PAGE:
Your doctor places two solutions — water and potassium chloride — into your bladder, one at a time. You're asked to rate on a scale of 0 to 5 the pain and urgency you feel after each solution is instilled. If you feel noticeably more pain or urgency with the potassium solution than with the water, your doctor may diagnose interstitial cystitis. People with healthy bladders can't tell the difference between the two solutions

Urine Cytology

Your doctor collects a urine sample and examines the cells to help rule out cancer.

Urine Test

A sample of your urine is analyzed for signs of a urinary tract infection.

Interstitial Cystitis Risk Factors

There isn’t currently an exact known cause of IC, but there are certain risk factors that can increase someone’s chances of developing it, including:

Age

Most people with interstitial cystitis are diagnosed in their thirties or older.

Gender

Women are diagnosed with IC more often than men.

Previous Medical History

If you’ve had a chronic pain disorder, you may be at higher risk. IC may be associated with other chronic pain disorders, such as irritable bowel syndrome, fibromyalgia and vulvar vestibulitis. According to a recent study, the incidence of IC was higher in those with depression than in the general population.

Skin and Hair Color

Having fair skin and red hair has been associated with a greater risk of IC.

Treatment Options

“There is no simple treatment that eliminates the signs and symptoms of interstitial cystitis, and no one treatment works for everyone,” explains Shanahan. “Many patients need to try various treatments or combinations of treatments before they find an approach that relieves their symptoms.”

Some of these treatment options may include:

Diet and Lifestyle Changes

Eliminating certain foods can decrease the severity of symptoms. Smoking and consuming highly acidic foods/beverages can aggravate IC. Sometimes homeopathy and nutritional/herbal therapies can be helpful.

Medication

There are different types of oral medications that can help IC patients with pain management. Working with your primary care physician, you can find the right option that works best for you.

Physical Therapy

Working with a pelvic physical therapist at AdventHealth such as Shanahan may relieve pelvic pain associated with muscle tenderness, restrictive connective tissue or muscle abnormalities in your pelvic floor.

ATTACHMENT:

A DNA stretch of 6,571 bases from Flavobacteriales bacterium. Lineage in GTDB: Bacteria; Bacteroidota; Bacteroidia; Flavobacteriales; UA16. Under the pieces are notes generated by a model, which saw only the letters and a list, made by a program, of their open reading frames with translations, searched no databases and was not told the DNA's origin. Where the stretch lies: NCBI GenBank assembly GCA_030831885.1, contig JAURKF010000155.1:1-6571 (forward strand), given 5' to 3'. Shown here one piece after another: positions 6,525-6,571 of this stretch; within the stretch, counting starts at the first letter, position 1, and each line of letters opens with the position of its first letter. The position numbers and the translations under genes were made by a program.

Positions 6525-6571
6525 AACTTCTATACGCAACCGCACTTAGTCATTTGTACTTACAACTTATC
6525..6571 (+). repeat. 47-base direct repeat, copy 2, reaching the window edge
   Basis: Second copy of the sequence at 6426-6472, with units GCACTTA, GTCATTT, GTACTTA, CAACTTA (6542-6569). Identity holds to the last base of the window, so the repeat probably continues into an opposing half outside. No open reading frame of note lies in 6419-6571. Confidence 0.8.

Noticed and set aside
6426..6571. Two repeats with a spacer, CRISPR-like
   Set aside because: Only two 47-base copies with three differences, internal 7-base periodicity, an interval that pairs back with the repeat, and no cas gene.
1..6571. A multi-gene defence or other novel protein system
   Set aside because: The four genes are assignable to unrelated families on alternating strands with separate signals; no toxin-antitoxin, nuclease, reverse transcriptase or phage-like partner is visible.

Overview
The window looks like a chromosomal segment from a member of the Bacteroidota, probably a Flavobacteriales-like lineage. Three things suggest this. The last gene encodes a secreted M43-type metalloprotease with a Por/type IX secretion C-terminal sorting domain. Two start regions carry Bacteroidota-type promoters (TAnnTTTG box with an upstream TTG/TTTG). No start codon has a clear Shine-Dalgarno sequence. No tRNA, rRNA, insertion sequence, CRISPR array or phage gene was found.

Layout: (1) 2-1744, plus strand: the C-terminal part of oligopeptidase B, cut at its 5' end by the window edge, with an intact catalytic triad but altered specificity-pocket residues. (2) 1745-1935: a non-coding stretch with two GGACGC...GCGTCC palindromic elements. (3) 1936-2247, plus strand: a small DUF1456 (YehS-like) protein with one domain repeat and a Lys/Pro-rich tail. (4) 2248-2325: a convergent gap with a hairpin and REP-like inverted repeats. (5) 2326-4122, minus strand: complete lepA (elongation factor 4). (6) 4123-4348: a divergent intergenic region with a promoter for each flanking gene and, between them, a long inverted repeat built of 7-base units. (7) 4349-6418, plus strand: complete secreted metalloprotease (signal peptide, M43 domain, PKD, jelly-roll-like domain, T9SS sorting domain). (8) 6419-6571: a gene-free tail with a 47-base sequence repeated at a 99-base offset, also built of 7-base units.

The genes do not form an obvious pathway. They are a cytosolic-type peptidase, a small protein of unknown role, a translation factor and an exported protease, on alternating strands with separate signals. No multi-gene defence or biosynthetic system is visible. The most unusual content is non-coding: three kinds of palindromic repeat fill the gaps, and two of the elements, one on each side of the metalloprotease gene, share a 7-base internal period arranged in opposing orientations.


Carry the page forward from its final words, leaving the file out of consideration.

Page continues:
“We educate patients on how to manage symptoms and can provide traditional and non-traditional treatments to help them start to feel better,” says Shanahan.

IC may not be curable but it can be managed with diet modification, exercise, reducing stress, pain relief strategies, addressing sexual activity, wearing comfortable/non-restrictive clothing and low-heeled shoes.
“I still have bad days, but they are much less since starting physical therapy,” says Evans. “Heather Shanahan and her pelvic team at AdventHealth Sports Med and Rehab have helped me immensely. It’s been a long road and I am finally feeling well enough to go back to work. Without them, my urogynecologist and primary care physician all helping and working together, I would still be bedridden.”

Learn More About Pelvic Health Physical Therapy

Talk to your primary care provider if you are experiencing any possible symptoms of interstitial cystitis. The pelvic team at AdventHealth Sports Med and Rehab can work with you to get started in physical therapy and provide education about how to improve your pelvic health.

Recent Blogs

A patient and physician looking at foot x-rays
Blog
How to Prevent and Treat Bunions
An older man using a blood sugar measuring device
Blog
Understanding Your Diabetes Diagnosis
Blog
Spring Clean Your System
Senior man checking iPad while sitting on a couch while at home.
Blog
What to Know About Colorectal Cancer
Blog
Everything You Need to Know About Occupational Health
View More Articles